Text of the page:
*Mix together equal parts epson salt, Himalayan salt and flower petals.

*Add one or two drops of essential for each cup of salt.

*Store in a jar with a lid.

*Add one or more scoops to your bath water (warm water for absorbing and hot for detoxing) or pour a scoop into a cloth bag and let it steep in the tub water.

*Sink beneath the surface and soak your troubles away.

*Consult with your physician before taking salt baths if you are pregnant or have a medical condition.

How to cherish sentimental items by Suzanne

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I'm not very sentimental but I love living among things that hold special meaning. 

There's no right or wrong way to live with things that hold memories and stories, no hard and fast rules but, if you ask me, the best way to treat your sentimental items is to make them part of your daily life. At least put them on display where you can admire them and they in turn can spark your joy.

Hiding away objects of sentimental value may extend their shelf life, it's true. But it strikes me as an odd way to cherish something or to honour someone's memory.

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I inherited a bowl when we were clearing my parents' home several years ago. It was a gift to my mother from one of her sisters.

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Now the bowl is part of my daily life and I use it all the time. I know it would be safer stored away or left on the shelf unused. But then it wouldn't provide the joy and meaning I get from using it. 

Anyway, I've come to terms with knowing things are breakable. Plus, if anything unfortunate should happen to the bowl I now have photos as souvenirs!

Here are other inherited items of sentimental value and how I put them to work.

Read about how to cherish common household objects here

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Above: My mother's china tea pot is for more than just serving tea.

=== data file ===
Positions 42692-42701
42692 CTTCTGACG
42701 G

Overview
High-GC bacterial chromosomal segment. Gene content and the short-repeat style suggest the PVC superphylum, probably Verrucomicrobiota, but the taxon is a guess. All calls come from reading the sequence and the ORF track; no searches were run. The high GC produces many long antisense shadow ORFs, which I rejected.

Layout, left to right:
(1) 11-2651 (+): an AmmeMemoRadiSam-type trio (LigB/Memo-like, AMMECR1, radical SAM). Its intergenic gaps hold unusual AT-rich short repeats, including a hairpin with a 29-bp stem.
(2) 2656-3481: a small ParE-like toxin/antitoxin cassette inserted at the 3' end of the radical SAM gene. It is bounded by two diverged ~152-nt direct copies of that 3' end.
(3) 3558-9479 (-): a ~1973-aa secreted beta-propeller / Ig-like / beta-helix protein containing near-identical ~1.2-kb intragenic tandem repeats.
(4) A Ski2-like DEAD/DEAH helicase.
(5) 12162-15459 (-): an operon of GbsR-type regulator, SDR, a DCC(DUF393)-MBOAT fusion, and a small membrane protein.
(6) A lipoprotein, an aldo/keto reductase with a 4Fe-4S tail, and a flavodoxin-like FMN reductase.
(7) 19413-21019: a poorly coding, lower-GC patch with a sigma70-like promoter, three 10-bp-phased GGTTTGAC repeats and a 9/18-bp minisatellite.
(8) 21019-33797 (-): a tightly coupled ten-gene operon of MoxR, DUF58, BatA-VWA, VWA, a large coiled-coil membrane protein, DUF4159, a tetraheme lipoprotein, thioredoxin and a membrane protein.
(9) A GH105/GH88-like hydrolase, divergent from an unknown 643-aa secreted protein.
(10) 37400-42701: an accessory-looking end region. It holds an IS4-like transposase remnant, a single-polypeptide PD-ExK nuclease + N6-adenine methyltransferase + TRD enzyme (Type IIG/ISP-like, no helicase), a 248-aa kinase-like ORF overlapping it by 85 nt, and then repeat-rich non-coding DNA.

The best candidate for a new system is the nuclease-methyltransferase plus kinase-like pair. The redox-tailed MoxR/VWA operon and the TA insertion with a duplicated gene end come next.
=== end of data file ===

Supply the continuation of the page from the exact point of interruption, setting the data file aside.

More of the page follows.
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Above: I gave these egg cups I painted to my parents years ago. Now they're mine and do double duty.

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Above: Made more than 30 years ago from squares my grandmother knit and my sister crocheted together, this old blanket provides comfort to feline family members.

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This and that by Suzanne

Here are five things that caught my attention lately:

1. this fresh turmeric root

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because it's a wonderful anti-inflammatory i've been blending with my juices.

2. this inexpensive grocery store find

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because it's both culinary and cosmetic.

3. this light fixture

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because it's a functional work of art.

4. this ice 

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because I finally got out for a long skate on the world's largest skating rink.

5. this bedside space

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because I'm only now realizing how nice the morning light is.

 Noticed elsewhere:

I see a blush coloured room in my future.

a wardrobe of jeans and tee shirts is appealing.

love his moves and how he ends this speech.

an apology offered and accepted.

believe in six impossible things per day.

thoroughly loved watching this.

How to host an ornament exchange party by Suzanne

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I’ve been feeling warm and fuzzy ever since I participated in an annual holiday ritual.

Last week, I attended an ornament exchange party with about 20 other women. My friend Cindy has been hosting it for more than 10 years and I've never missed it. Four years ago, I started bringing my camera with me to try and capture the magic of the evening to share with you. See here, here and here.